Paulinho looks to be on his way out of Spurs and White Hart Lane, but should we let him go so soon?
“Players want to play,” said Paulinho whilst back in Sao Paulo. Followed by another sound bite that “there is interest from Brazilian clubs and “maybe there is the opportunity to go back.”
Signing the 26-year old was a major coup last summer, as we beat a host of other clubs to his signature. He’s failed in Europe before, an ill-fated time in Lithuania and Poland saw him score just 5 goals in 58 appearances.
However, an excellent 4-year stint at Corinthians followed that saw him net 25 times in 112 matches. Then came Brazil’s Confederations Cup success, with him being an integral member of the team that swept aside the then World Champions Spain.
As he arrived at White Hart Lane, we looked to have signed a dynamic box-to-box number eight. A player that had an exceptional engine and could not only be a force in recovering the ball, but also to get forward in to the opposition’s penalty area.
We’ve seen glimpses of what he can do, but nothing consistent with what was advertised when he arrived. He does have a number of core competences, but we haven’t used them often enough to get the best out of him.
Paulinho was renowned for this in Brazil and his effort and work rate were second to none.
It started with his ability to regain the ball in the defensive phase. This was either through pressing the opposition or by screening his back four. Paulinho’s powers of ball recovery were a vital part of Corinthians’ success.
It was something he brought to Spurs in his early starts for Andre Villas-Boas. The player was signed for the Portuguese coach and he arguably got the best out of him.
One of his first performances of note was in our early trip to the Emirates that season.
AVB was looking to create a very strong and physically imposing midfield to dominate the opposition. He did just this as we had a whopping 56% possession at the home of our biggest rivals, something we’ve not seen there in a long while, whilst also controlling large parts of the game.
Paulinho was a force in winning the ball back in our half, but also pressing up to regain it in the opposition half too.
In our next Premier League match with Norwich, Paulinho was at it again, helping to control the game with his ability to recover the ball in both halves.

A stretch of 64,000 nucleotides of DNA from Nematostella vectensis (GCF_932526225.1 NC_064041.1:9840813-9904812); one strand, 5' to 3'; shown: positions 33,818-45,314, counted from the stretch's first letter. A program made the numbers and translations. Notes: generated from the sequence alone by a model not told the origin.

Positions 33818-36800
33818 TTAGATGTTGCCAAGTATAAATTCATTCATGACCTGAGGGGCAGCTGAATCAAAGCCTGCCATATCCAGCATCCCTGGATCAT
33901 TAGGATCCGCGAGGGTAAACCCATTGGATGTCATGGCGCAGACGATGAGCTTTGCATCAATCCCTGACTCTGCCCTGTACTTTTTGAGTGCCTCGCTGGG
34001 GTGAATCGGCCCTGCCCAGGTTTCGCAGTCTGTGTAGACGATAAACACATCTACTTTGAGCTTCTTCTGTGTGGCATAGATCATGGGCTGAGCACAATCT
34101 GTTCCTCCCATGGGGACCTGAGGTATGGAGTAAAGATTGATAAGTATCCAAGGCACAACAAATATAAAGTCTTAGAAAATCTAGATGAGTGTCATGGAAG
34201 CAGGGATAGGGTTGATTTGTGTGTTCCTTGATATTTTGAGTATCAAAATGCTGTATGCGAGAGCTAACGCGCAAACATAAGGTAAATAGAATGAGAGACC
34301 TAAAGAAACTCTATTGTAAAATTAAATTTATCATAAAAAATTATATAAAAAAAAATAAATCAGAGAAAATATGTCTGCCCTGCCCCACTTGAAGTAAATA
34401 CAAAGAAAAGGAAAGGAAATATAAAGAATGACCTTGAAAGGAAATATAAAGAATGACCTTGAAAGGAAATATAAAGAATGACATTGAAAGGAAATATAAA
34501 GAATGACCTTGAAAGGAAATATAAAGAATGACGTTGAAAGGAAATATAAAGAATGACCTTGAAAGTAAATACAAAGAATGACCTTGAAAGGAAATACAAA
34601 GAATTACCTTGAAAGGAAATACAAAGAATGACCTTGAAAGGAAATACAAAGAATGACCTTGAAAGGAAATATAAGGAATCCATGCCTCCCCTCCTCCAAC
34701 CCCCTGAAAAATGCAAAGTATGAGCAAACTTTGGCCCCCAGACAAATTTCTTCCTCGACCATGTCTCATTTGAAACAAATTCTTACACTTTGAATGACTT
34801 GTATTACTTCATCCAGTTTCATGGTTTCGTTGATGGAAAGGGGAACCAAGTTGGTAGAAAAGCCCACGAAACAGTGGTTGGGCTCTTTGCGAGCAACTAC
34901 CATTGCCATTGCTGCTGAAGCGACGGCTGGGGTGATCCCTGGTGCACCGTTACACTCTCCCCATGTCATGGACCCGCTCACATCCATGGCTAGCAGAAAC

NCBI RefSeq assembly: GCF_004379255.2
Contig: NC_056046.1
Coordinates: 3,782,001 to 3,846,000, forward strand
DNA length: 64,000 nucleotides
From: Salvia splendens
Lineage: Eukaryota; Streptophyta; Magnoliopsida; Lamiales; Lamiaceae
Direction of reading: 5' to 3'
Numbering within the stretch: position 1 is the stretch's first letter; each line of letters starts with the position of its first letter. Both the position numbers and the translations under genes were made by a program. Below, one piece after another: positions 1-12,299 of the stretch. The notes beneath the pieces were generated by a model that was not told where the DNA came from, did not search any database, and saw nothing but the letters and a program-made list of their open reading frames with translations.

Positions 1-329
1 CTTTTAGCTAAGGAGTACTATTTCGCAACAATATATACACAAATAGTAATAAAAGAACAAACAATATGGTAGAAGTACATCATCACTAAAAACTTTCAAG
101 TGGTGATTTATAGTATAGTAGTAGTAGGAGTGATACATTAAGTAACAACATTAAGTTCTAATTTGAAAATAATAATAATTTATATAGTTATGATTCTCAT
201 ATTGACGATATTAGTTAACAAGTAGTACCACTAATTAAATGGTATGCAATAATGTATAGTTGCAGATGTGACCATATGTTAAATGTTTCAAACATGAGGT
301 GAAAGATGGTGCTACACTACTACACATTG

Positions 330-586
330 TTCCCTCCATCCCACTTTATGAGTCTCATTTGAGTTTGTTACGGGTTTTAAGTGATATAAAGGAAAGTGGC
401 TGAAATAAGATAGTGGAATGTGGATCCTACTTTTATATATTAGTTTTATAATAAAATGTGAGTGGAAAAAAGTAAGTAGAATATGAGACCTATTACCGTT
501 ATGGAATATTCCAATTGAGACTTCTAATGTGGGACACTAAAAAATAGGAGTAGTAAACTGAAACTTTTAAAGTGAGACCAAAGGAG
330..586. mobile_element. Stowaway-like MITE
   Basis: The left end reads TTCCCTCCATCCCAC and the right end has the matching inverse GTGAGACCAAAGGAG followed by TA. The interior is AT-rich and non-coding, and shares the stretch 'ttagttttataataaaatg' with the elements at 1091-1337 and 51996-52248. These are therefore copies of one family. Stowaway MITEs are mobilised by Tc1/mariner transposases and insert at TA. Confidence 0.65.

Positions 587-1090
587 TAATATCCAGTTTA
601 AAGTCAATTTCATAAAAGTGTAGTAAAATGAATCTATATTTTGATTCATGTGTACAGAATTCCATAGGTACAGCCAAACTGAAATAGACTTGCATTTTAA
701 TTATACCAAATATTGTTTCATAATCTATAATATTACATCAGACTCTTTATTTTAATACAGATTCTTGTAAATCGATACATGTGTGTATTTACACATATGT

But he wasn’t just a player that would win back possession. Paulinho would then be looking to support the play from box-to-box.
In our next match against Cardiff, we can see how he not only received the ball from our defenders, but also from passes back inside to him throughout the pitch.
This culminated with him getting the ball in the box. He took four shots from inside the penalty area, including the one for the winning goal at the death.
Soon after up at Sunderland, he was showing his energy to get from box-to-box, as he once more covered the ground. Again he was a presence in the opposition’s penalty area with four more shots from inside 18-yards.
This is a key part to Paulinho’s game. He is a threat to score goals if the system gives him licence to get in to the box, as this is where he is at his most dangerous.
Short yard strikes
If you’d never seen him before, you only had to watch Paulinho in the Confederations Cup to see how his late bursts in to the penalty area caused trouble for the opposition.
Operating from a number eight role in Scolari’s 4-3-3 system, Paulinho scored twice in four matches. An excellent finish from a Dani Alves cross in their first match against Japan was an archetypal goal for him. A late-timed run in to the area and a close range strike.
Getting in to the box, often with late runs, are how all of Paulinho’s goals have arrived in a Spurs shirt.
Take his first goal for Tottenham, as he arrived with a delayed burst in to the box to back heel Erik Lamela’s squared pass in to the goal.
It was just rewards for Paulinho who moments earlier had been denied by an excellent save from David Marshall. The Brazilian had started his run from the centre circle, then took Lewis Holtby’s through pass to in to the box, but saw his dink over the on-rushing Cardiff keeper saved.